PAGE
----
The Barbell Back Squat: How to Build Muscle and Avoid Common Mistakes

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The Barbell Back Squat: How to Build Muscle and Avoid Common Mistakes

The barbell back squat is a compound exercise that primarily targets the muscles of the thighs, hips, and glutes. It is a great exercise for building muscle mass and strength. In this article, we will discuss how to perform the barbell back squat correctly. We will also focus on the muscle-building aspects of the exercise and how to make it more challenging. Lastly, we will look at some common mistakes people make when performing this exercise.


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What muscles do the barbell back squat work?

The primary muscle group that is targeted by the barbell back squat is the quadriceps. This exercise also works the muscles of the thighs, hips, and glutes. A unique aspect of this exercise is that it also works muscles in the core making it an excellent exercise for improving overall power and athletic performance.


The advantages of this exercise over other squat variations are that it allows you to use a heavier weight and the barbell is more stable on your back. Overall this is one of the best squat forms for strength and muscle building.


How to perform the barbell back squat?

Before you begin, set the barbell on a rack that is about hip-height. Once the barbell is loaded, step under it and position it across your back, resting the bar on your traps. Take a shoulder-width stance and grip the barbell with your hands slightly wider than shoulder-width apart.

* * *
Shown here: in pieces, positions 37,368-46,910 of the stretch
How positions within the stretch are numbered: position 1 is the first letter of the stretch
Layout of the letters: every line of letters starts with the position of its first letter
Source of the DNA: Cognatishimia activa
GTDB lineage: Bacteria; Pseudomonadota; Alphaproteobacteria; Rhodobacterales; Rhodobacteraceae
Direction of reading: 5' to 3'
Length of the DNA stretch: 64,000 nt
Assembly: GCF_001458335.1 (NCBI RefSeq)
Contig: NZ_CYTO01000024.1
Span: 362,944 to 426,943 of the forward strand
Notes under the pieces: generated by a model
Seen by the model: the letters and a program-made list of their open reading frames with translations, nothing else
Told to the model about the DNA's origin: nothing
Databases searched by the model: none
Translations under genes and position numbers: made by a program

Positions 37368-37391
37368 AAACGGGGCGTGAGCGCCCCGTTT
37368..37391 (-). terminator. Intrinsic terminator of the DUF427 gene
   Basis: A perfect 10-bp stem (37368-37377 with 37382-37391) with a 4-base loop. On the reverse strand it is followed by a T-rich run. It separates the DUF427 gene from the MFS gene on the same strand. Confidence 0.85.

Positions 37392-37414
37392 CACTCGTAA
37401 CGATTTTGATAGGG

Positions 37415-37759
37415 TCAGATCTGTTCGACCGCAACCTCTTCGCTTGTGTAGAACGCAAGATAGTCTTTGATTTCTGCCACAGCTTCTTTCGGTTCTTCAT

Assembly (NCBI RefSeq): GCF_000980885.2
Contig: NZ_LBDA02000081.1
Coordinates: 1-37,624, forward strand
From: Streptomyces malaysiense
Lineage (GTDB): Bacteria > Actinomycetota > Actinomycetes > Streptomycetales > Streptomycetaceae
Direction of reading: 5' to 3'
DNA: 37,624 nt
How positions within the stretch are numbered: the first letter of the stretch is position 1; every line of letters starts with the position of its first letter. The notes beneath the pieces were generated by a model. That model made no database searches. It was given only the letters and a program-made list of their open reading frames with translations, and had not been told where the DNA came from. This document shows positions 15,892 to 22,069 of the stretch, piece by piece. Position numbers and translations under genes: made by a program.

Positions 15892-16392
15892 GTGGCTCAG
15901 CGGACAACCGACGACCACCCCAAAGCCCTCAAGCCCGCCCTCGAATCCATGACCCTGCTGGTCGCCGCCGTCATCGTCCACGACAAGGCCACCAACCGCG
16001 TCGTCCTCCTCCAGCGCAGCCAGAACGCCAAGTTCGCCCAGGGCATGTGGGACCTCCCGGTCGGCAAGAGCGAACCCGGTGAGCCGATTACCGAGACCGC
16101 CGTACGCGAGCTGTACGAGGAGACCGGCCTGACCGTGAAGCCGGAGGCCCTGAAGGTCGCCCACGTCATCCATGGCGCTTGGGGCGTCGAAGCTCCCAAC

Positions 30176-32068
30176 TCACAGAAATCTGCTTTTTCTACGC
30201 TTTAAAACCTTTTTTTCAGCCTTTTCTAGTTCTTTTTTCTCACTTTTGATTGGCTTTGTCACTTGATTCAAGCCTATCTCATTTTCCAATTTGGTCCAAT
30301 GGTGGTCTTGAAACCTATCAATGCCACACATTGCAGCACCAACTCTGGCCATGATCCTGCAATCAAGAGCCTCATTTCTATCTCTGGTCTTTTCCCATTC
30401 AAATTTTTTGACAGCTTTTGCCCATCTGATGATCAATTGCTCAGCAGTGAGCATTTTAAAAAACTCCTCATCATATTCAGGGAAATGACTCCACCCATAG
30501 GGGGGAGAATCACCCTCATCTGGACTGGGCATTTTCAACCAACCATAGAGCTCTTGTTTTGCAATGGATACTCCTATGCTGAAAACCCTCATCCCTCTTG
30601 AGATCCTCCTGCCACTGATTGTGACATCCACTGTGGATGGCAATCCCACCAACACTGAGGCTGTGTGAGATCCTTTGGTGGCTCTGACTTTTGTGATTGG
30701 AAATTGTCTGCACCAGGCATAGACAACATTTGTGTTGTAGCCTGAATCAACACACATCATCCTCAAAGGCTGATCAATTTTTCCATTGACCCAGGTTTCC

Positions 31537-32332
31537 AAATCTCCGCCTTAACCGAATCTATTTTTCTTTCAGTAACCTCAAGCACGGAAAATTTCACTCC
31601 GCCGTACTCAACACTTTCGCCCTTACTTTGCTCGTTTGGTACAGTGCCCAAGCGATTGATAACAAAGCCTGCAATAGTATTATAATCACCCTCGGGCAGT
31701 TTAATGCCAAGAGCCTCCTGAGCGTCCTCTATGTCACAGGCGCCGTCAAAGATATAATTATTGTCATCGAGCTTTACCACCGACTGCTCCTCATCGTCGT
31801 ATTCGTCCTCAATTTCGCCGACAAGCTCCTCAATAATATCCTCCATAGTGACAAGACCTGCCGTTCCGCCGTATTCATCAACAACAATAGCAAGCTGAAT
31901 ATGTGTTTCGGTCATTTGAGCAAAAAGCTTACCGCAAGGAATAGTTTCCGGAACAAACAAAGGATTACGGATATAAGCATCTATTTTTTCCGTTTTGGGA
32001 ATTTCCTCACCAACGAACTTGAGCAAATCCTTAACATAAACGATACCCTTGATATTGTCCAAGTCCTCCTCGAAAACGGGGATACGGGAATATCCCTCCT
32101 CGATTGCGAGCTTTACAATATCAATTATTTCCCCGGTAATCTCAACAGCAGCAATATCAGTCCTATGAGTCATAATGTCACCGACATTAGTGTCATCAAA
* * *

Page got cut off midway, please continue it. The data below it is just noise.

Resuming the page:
Keeping your core engaged, begin to squat by pushing your hips back and bending your knees. Continue to lower yourself until your thighs are parallel to the ground. At this point, your knees should be at a 90-degree angle. From here, drive through your heels and extend your hips and knees to return to the starting position.


Cues to keep in mind when performing this movement are to keep your chest up, back straight, and not let your knees drift inward.


Common Mistakes

One of the most common mistakes people make when performing the barbell back squat is to let their knees drift inward. This puts unnecessary stress on the knees and can lead to injury. Another common mistake is to round the lower back when squatting down. This can also lead to injury. Remember to keep your chest up and back straight throughout the entire movement.


Another common issue is excessively leaning forward when squatting. This puts the barbell in a precarious position and can cause you to lose balance and fall forward. Remember to keep your weight in your heels and drive through your hips when standing up.

Finally, people often use too much weight when first starting out. This can lead to bad form and injury. Start with a light weight and gradually increase the amount of weight you are using.



Variations of the Barbell Back Squat


Variation #1: Goblet Squat

The goblet squat is a variation of the barbell back squat that can be used to improve form and technique. This variation is performed by holding a dumbbell or kettlebell close to your chest with both hands.

Start by standing with your feet shoulder-width apart and the weight held at chest level. From here, squat down by pushing your hips back and bending your knees. Continue to lower yourself until your thighs are parallel to the ground. At this point, your knees should be at a 90-degree angle. From here, drive through your heels and extend your hips and knees to return to the starting position.


Variation #2: Front Squat

The front squat is another variation of the barbell back squat that can be used to improve form and technique. This variation is performed by holding the barbell across the front of your shoulders with your hands gripping the barbell at shoulder-width apart.